Even after over a decade of playing this album over and over and over again, when the sound of the dropping bomb explodes into the opening riff of the first song, it still gives me a jolt of adrenaline. Everything that is thrash is encapsulated in this album: the riffs, the trashy lyrics, the anti-melodic screaming, and most importantly, the energy.

Exodus may not have been first off the starting block with releasing an album, but they were one of the original San Francisco Bay Area thrash bands, and every one of their peers, from Metallica to Slayer, were influenced by these maniacs. Who the **** knows what would have become of the scene without them. And they still kick ass today. Gary Holt 4 lyfe!


Spoiler for Don't get mad if they rape your wife.:






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Old 02-12-2015, 02:43 PM   #149 (permalink)
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90. Nile - In Their Darkened Shrines (2002)




Proof that brutal, technical death metal can be epic and left-field without sacrificing intensity. This band is as vicious and dense as Suffocation or Cryptopsy, but the Egyptian atmospheric touches and extended musical passages make them truly unique. Relatively straight-ahead death metal songs stand next to extended epics such as "Unas Slayer of the Gods" and the eighteen-minute, four-part title track--Nile's crowning achievement and masterpiece, which is worth the price of admission alone--to create something that satisfies purists, while flirting with the avant garde.

Also gotta love that tribute to Candlemass' "Gothic Stone/The Well of Souls" throughout "Unas Slayer of the Gods". Even more that their longer songs often employ some delicious death/doom passages.


Spoiler for Title track should be Egypt's national anthem.:






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Originally Posted by J.R.R. Tolkien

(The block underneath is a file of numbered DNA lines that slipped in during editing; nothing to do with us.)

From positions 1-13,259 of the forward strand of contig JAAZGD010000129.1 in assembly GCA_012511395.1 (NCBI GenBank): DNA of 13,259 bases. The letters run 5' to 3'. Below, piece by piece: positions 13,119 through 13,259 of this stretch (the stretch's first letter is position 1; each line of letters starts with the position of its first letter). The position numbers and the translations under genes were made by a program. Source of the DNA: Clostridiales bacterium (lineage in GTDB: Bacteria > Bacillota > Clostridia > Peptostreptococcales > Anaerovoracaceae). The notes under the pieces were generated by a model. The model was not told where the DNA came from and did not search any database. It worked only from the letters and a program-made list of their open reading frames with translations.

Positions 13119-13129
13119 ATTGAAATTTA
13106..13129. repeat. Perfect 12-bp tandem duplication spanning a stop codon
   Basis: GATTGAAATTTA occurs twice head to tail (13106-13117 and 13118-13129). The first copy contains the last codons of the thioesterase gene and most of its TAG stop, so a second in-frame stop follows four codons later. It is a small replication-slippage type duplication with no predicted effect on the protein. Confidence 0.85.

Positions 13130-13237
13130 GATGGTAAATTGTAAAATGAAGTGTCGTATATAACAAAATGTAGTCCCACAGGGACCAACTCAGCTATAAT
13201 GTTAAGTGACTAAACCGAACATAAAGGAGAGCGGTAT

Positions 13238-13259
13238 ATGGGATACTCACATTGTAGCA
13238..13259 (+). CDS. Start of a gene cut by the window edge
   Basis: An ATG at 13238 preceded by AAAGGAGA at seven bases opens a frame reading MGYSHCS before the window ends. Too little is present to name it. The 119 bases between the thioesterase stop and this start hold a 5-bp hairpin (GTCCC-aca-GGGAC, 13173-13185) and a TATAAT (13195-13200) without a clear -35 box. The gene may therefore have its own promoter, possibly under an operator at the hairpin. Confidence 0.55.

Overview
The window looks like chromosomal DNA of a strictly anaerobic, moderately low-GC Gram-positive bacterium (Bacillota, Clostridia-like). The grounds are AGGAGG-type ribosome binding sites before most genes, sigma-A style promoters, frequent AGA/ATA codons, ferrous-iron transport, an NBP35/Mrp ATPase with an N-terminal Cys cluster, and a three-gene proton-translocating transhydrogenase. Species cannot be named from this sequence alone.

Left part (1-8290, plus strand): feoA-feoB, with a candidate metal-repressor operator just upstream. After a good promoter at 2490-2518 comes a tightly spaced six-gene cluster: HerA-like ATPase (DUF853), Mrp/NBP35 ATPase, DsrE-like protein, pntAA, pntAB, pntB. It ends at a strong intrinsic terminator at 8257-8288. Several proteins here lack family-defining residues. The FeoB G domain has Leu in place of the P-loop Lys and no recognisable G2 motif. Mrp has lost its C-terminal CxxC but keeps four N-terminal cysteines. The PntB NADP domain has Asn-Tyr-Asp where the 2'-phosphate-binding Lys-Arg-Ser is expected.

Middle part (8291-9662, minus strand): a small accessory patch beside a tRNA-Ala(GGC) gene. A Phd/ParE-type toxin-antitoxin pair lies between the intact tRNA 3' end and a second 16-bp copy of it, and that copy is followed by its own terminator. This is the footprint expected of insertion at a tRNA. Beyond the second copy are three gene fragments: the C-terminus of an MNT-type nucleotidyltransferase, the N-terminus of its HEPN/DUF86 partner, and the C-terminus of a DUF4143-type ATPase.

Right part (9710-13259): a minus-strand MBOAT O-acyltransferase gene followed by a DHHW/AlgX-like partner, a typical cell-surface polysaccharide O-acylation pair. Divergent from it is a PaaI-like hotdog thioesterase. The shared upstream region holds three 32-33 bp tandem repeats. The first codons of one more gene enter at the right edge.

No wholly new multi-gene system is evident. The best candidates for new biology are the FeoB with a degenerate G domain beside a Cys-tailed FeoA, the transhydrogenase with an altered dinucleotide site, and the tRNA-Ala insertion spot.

There is only one bright spot and that is the growing habit of disgruntled men of dynamiting factories and power-stations; I hope that, encouraged now as ‘patriotism’, may remain a habit! But it won’t do any good, if it is not universal.

Last edited by The Batlord; 02-12-2015 at 02:51 PM.
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Old 02-14-2015, 10:08 PM   #150 (permalink)
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91. Agalloch - The Mantle (2002)


The Mantle combines elements of black metal, acoustic folk, and atmospheric rock unlike anything else I have ever heard. They build atmosphere the old-fashioned way: by utilizing each instrument to reflect their emotions. No immersive synths or try-hard 'concepts' needed. Throughout The Mantle, the band creates something so unique yet so tangible that you have no choice but to sink and drown in it. You will feel like you are alone, wandering through desolate, snowy woodlands like the elk on the front cover…while other times, you will be rendered speechless by waves and waves of stunningly gorgeous soundscapes. There is a mysterious nature that accompanies Agalloch’s sophomore album, and it is albums like this that make music worth exploring, sharing and reviewing. A benchmark of twentieth century ART.